The panelists discuss some of the trends in data science today, the job of a data scientist, the tools and other related issues.
Pavlo Baron attempts to explain why people are doing multiple languages, platforms, technology stacks and databases in one project.
Mark Madsen explains the history of databases and data processing over the past decades and looks where the industry will go.
Peter Wang keynotes on the existential question of what software "is", in an age when hardware ranges from smartphones to bacterial DNA to data centers, and what developers can do today about it.
Mike Amundsen reviews patterns in developer practices and trends in services and libraries that emphasize the idea that in the end "Clients Matter, Services Don't".
Patrick Smacchia shares code analysis-related practices - structuring code, measuring code quality, automated tests, code contracts, reporting progress, trending- based on his experience with NDepend.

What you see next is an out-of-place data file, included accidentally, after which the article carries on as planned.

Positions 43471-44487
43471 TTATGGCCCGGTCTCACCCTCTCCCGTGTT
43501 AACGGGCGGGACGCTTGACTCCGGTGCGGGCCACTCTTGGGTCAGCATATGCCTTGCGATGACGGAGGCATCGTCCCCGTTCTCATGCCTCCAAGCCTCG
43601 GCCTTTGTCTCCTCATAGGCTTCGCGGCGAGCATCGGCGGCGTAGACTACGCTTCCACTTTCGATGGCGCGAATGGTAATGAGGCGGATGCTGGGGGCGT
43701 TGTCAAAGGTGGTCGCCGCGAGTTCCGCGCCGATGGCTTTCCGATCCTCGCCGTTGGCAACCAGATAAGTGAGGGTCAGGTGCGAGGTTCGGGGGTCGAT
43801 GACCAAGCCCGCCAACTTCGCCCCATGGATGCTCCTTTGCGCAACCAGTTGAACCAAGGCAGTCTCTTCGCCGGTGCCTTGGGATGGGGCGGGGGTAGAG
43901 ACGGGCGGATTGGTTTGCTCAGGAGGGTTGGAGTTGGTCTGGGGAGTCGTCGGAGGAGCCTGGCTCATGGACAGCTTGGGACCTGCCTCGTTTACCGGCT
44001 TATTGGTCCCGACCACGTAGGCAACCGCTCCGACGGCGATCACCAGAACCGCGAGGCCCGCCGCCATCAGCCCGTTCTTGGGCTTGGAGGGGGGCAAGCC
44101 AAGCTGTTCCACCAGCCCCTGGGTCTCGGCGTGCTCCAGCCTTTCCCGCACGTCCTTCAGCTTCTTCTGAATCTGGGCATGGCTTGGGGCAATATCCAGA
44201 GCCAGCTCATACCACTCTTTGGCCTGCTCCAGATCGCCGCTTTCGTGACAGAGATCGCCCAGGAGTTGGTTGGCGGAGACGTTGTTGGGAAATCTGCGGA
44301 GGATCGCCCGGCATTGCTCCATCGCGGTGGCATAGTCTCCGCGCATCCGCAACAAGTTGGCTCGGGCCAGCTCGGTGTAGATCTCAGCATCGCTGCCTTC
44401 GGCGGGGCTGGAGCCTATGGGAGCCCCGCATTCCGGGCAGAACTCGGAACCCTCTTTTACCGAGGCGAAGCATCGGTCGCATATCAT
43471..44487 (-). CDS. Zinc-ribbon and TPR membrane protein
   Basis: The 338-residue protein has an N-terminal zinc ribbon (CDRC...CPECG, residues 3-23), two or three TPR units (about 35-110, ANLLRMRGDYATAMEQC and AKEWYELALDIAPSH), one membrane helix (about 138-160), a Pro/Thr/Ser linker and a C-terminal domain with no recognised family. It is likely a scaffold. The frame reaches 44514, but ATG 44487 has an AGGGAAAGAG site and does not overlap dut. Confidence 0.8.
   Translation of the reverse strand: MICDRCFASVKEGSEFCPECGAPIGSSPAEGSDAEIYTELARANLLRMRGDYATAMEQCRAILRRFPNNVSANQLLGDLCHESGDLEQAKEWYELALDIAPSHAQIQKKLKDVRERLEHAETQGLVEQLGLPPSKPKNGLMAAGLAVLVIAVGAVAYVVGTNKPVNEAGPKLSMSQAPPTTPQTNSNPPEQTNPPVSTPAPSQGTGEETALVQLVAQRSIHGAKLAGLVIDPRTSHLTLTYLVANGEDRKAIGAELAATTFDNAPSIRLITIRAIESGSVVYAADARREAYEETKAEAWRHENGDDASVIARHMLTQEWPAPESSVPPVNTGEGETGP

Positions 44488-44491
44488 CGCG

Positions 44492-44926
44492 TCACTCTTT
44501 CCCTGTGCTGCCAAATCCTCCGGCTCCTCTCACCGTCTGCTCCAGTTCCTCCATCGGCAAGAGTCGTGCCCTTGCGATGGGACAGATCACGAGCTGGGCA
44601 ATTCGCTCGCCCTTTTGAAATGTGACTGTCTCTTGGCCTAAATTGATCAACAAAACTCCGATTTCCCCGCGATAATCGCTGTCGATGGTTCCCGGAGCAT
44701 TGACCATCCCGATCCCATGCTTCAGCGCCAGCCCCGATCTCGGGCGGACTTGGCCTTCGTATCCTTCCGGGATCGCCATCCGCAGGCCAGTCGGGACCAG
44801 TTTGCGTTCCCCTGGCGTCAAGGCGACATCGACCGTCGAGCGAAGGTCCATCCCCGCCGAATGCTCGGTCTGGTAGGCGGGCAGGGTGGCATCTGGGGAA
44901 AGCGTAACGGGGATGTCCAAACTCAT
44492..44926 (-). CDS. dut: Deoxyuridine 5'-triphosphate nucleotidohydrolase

David Tanzer takes a look at the current status of software development and suggests what a team can do to stay competitive, and what a developer can do so his/her employers still need him over time.
Steve Rogalsky overviews some of the topics discussed at Agile conferences, uncovering what teams around the world are struggling or experimenting with.
Michael Nuciforo covers the recent history of mobile banking from SMS alerts to Java, then Web and Native apps. It highlights the major trends, key industry players, and consumer expectations.
Jaime Ryan discusses the rise of the Internet Service Bus based on the current global trends and requirements, making an analogy with the birth and evolution of the ESB.
Ross Mason explains what real-time API is, the corresponding technologies and trends, demoing using streaming APIs.
Aryeh Selekman discusses current trends in the mobile space, some of the technologies useful to integrate Facebook functionality into mobile applications and the latest W3C mobile standards under dev.